Mumbai, May 17: Low-cost carrier Air Asia India has decided to go slow with its fleet expansion due to lack of clarity on international flying rules and has also deferred its one-plane-per-month fleet expansion plan, ending the year with 7-10 planes from the present five.
"We slowed down in adding one plane a month plan. I took the call of watching and waiting," airline's chief executive Mittu Chandilya told PTI, and blamed the decision to the lack of clarity on overseas flying rights for new airlines.
"Now we have five planes. ... By December, we should end up anywhere between seven and 10 planes," he said, adding the number of routes it operates will grow to 15 from the present nine.
Chandilya, the youngest chief executive in the domestic aviation industry, said the fleet expansion depends on the way forward on the 5/20 rule (five years of domestic operations and 20 planes) which governs flying abroad, evolving competition and solving the infrastructure issues plaguing the airports. "Ideally, they should abolish the 5/20 rule.
Realistically, it will be a variation where the point system (bonus scores for flying into the Northeast and other under-served markets that the government recently proposed) that they keep talking about will come out.
"I am very optimistic that things will change where open skies and free competition will all be something that will come up," he said, when asked about his expectations on the way forward with the 5/20 rule.
The new government has not been successful in pushing ahead with plan to relax 5/20 rule despite the fact that this was one of the initial reforms mooted by the Civil Aviation Minister Ashok Gajapati Raju.
The airline has clearly identified the overseas routes where it wants to fly, but the policies are a big deterrent, Chandilya added.
In January, the no-frills carrier had announced that it would add one plane per month from March onwards, which would have taken its fleet strength to around 14. However, its fleet has grown by only one plane to five now.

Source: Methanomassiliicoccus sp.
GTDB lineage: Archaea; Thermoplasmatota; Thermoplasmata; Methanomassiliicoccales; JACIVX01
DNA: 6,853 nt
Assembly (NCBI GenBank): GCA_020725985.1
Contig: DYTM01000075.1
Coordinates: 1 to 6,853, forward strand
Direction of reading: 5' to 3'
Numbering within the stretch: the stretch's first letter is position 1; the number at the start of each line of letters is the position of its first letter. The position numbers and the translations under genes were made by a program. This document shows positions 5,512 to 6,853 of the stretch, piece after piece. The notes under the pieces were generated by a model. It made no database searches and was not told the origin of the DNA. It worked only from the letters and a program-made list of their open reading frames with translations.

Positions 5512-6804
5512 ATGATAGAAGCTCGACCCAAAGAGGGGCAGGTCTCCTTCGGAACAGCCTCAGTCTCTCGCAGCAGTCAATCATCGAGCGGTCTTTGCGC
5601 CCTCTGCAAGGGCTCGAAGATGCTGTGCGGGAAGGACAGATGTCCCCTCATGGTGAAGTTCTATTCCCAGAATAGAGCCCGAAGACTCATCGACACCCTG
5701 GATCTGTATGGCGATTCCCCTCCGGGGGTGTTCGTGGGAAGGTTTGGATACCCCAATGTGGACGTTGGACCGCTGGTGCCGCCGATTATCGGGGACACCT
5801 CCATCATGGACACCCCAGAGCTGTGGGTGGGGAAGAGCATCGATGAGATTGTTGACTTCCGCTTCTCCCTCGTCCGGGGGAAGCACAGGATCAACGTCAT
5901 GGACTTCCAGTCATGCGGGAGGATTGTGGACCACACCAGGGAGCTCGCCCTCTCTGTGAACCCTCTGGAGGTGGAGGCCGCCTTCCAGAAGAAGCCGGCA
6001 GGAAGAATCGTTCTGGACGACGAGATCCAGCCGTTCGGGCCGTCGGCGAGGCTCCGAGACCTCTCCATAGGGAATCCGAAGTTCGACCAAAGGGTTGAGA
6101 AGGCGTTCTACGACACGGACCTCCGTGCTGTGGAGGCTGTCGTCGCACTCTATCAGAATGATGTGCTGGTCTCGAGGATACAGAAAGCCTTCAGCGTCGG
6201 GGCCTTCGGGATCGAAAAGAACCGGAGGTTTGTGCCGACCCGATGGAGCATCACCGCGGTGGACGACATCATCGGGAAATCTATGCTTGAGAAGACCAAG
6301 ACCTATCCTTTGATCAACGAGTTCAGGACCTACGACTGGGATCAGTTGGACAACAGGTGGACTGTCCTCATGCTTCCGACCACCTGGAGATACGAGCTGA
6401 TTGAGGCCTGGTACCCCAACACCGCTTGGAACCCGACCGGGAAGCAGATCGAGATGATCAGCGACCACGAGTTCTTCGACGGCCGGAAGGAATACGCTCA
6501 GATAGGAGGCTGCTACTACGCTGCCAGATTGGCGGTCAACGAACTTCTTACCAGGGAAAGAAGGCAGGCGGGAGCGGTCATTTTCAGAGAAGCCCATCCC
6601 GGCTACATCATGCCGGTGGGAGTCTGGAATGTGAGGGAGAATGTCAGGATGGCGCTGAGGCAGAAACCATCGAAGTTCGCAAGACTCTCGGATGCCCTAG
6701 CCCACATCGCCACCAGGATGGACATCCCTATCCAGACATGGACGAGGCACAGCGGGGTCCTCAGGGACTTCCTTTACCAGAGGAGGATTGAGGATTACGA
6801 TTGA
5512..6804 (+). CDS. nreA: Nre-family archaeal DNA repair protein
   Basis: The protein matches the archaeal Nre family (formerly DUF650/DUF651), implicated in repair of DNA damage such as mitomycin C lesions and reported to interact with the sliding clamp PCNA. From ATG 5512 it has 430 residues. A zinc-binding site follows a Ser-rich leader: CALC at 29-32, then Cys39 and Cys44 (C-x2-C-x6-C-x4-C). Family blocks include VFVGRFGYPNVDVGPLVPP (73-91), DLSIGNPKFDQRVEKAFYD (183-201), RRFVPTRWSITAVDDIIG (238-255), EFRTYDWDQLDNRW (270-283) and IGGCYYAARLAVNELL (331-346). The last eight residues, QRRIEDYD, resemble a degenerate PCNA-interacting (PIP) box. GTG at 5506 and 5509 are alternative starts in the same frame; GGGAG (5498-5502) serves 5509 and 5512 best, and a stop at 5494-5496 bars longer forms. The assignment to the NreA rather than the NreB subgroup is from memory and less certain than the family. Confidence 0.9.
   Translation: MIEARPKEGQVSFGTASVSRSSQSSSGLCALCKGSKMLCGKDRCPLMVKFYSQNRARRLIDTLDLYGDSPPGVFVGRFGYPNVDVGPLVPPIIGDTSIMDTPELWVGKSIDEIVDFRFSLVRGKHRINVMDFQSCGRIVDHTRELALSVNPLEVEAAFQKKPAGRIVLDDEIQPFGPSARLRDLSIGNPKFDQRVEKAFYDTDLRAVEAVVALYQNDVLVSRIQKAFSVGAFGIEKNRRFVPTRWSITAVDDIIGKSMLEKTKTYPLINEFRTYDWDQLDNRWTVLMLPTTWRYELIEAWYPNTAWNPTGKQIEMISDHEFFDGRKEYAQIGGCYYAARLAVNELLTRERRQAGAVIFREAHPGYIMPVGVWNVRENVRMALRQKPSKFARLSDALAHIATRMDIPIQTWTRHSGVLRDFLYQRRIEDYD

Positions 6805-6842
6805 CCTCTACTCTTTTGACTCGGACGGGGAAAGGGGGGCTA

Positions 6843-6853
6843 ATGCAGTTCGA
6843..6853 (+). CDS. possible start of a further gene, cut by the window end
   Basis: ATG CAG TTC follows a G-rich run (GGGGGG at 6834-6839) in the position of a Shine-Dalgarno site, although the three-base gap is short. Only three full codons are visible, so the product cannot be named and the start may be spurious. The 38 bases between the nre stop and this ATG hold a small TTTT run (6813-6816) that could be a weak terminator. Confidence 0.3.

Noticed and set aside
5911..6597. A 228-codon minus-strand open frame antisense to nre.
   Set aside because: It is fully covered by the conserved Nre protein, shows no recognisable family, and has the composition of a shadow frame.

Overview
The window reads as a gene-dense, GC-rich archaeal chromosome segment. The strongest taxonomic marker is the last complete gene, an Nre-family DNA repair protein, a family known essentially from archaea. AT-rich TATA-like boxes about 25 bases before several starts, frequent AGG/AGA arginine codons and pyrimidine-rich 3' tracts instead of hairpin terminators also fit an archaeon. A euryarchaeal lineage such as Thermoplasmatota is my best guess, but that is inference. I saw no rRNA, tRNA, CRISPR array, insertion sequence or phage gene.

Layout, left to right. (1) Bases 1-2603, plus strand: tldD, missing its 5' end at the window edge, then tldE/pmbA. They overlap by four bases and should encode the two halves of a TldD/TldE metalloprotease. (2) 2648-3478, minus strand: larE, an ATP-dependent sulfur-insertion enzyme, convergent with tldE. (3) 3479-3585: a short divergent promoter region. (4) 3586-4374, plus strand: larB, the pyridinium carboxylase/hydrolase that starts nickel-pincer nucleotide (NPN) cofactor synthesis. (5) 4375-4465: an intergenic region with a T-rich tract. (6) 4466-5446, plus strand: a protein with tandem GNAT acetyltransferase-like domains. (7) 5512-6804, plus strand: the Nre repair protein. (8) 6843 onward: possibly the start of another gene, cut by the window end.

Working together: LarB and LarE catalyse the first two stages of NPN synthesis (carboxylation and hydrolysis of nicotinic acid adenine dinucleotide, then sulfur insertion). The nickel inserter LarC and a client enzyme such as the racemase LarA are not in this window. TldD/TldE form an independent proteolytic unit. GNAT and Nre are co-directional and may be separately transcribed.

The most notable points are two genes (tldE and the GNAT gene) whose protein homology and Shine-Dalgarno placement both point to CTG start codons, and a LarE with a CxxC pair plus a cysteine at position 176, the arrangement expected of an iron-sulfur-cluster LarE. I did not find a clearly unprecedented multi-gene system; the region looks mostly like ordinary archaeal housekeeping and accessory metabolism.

Chandilya explained that the aggressive fleet expansion strategy involved taking on some routes which may be abandoned by competition due to their own internal troubles.
"We were looking at taking on some domestic routes that somebody else walked away from. Then I said, if we did that, it would be very short-term focus," he said, ahead of the first anniversary of the carrier.
He said airport infrastructure needs an upgrade for the carrier's footprint to grow, and pointed out the case of lucrative market of Mumbai where the facilities are a hurdle.
"If we start from Mumbai, we will be close to 100 per cent on load factors. Mumbai is a wonderful city, it has a travelling population who are looking to be adventurous, go to destinations that we could go to.
"It is the infrastructure (that is the problem), I can't afford delays. I can't be circling around in the air. I need very quick, 25-minute turnarounds," he said.
With the first anniversary of the airline, which is a joint venture between the Tony Fernandes-led Air Asia and the Tata Group and Rahul Bhatia-run Telestra Tradeplace, coming up on June 12, Chandilya said the airline continues to be excited.
"I am really excited about Indian aviation. There is a lot going on and I think the opportunities are there, they have never come down. I am very excited about what it holds for us," he said.
However, when asked that the market disruptive strategies generally associated with its parent are not seen here, Chandilya asked to wait and see the space, and also claimed that there have already been some of firsts the airline has achieved.
In an apparent reference to the war-of-words the company's top shots are engaged with competition on the micro-blogging site, Chandilya said, "people only pick up on Twitter thing, but we will be a lot disruptive in fares, prices, routes. We are only airline that has flown to two virgin routes, nobody else has done."